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    A good way of making sure you get a good service, but bear in mind those editors will not be so cheap as $600 unless you're somehow very lucky indeed or you know them. Which brings back the "I can't afford it" problem.

    You seem to be making light of the kind of money that we're talking about here. Now, I'm lucky; I managed to find a job when one in four people my age in the UK is unemployed. If things go really south, I can lean on my Dad for a little while albeit at the risk of delaying his retirement. But right now I'm living paycheque to paycheque. And I'm one of the lucky ones. Finding ways to make a little extra is easier said than done, whether you're working full time already or not. Jobs just aren't that easy to get; one job I applied for back when I was unemployed, in an off-license, had 70 applications. Finding the time or energy - or the job - to get a little extra money is difficult. I occasionally babysit for my neighbours, and that's between £12 and £20 a time, depending on how long it's for, but it's never more than once a week and more likely once a month, so that kind of money doesn't really have an impact. And once you have that money, are you really going to spend it on an editor? Or are you going to make sure you can continue to eat food and have lights that go on and hot water for showers and washing up when you're living hand to mouth? Anyway, I think you grossly underestimate the number of hours it would take. 30 hours at minimum wage is £182.40. Not enough for that $600/£400 editor.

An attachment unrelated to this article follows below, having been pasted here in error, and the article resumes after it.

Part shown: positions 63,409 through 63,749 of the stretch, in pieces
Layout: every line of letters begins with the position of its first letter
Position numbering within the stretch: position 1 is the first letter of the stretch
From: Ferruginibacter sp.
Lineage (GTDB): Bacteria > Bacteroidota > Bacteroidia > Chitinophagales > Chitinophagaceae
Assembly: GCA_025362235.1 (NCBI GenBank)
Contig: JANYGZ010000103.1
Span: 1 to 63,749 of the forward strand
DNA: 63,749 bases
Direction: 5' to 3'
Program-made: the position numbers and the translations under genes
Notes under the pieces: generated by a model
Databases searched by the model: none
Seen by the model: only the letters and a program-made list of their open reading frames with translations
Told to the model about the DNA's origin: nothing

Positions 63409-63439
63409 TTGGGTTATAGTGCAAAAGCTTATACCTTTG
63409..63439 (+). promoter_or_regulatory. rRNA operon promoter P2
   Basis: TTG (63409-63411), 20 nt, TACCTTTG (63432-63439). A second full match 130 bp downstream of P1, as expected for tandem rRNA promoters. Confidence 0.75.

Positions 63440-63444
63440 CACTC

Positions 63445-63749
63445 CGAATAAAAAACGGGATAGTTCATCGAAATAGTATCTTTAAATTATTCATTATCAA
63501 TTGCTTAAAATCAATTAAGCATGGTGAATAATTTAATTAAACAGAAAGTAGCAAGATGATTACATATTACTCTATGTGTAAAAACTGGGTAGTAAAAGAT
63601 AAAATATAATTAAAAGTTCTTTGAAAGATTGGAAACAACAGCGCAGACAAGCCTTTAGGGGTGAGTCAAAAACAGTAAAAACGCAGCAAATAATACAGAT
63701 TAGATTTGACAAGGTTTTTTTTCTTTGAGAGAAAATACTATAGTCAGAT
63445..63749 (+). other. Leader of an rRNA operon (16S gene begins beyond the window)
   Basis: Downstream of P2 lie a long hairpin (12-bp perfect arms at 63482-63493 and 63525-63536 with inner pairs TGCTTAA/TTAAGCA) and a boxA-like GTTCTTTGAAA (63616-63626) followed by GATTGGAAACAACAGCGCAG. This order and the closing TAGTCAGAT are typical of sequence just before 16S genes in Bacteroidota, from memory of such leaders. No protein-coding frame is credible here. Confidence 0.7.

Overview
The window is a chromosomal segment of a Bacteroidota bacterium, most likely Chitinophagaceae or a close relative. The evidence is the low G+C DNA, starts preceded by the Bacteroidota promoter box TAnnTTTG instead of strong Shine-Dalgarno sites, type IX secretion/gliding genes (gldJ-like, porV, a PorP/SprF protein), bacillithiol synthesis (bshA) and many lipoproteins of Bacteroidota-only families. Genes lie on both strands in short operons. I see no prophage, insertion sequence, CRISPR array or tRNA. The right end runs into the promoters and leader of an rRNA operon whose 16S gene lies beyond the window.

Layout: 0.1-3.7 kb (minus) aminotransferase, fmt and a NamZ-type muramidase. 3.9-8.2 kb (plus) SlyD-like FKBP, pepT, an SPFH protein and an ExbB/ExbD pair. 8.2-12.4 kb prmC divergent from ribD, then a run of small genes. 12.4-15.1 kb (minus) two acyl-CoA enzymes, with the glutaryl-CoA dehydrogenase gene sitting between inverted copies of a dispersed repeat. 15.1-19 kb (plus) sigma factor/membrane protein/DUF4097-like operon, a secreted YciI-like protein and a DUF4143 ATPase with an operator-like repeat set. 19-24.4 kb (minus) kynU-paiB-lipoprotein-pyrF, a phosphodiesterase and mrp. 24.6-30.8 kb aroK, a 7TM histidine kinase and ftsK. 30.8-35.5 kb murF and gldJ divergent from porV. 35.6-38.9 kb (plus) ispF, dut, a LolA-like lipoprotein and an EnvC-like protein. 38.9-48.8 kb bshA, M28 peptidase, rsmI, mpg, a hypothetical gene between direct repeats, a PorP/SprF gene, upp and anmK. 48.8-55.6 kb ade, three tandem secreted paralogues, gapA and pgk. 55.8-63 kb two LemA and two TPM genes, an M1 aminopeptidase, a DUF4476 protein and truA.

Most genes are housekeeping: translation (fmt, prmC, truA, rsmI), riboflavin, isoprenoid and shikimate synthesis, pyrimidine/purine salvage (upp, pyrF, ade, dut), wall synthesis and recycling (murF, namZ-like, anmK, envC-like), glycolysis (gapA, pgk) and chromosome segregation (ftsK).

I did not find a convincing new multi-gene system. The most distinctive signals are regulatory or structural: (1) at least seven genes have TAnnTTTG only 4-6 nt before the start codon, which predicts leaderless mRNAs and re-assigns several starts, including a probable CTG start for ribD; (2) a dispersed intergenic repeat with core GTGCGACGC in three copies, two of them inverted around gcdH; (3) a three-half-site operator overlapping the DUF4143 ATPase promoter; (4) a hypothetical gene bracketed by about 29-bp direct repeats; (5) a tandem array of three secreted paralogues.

I can understand that putting work out there without professional editing has the potential to harm your reputation. I get that. But for some of us, at the moment, we simply aren't earning enough to spend that kind of money on what is at the moment a hobby, even as an investment. So we look for other ways of getting the same thing for free - like trading beta reads and getting friends and family so sense check or proofread. Get enough input from enough people with some writing experience, like people on this and other forums, then even if you can't afford to spend thousands on professional editing, it can be tight, it can be good.

    If anything, though, this is an argument in favour of traditional publishing. Traditional publishers will foot the bill for editing, even if that translates as smaller royalties down the line, meaning you don't have to find money you can't afford to spend before publication.
     
  5. Ophiucha

    Ophiucha Auror

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    Indeed, Chilari. The kind of money to hire professional editors and artists - even marketers, potentially - for a novel just isn't something you can pick up on the side through a part-time job or ethically questionable acts in alleyways. I'm not getting a spare dollar until at least both my husband and I have a full-time job, and when we do? Frankly, for all that I love to write, my first priority is hiring an immigrations lawyer, because right now I am living in a different country. Every dollar we have over the cost of rent and groceries - usually about $30 to $50 a month - pays for the train ticket for us to see each other for a few days. Maybe in a year and change, once I can live in Canada and I've found a new job here (since I'll have to give up any job I find in Washington to live with my husband), I can save up that sort of money... but right now, I have to wait to self-publish. And frankly, while I'm sitting on this novella, I'm working on a novel that, yeah, I'll probably seek to traditionally publish. Because I want to get my work out there one day, but I just don't have the money to pay for anything more than postage right now.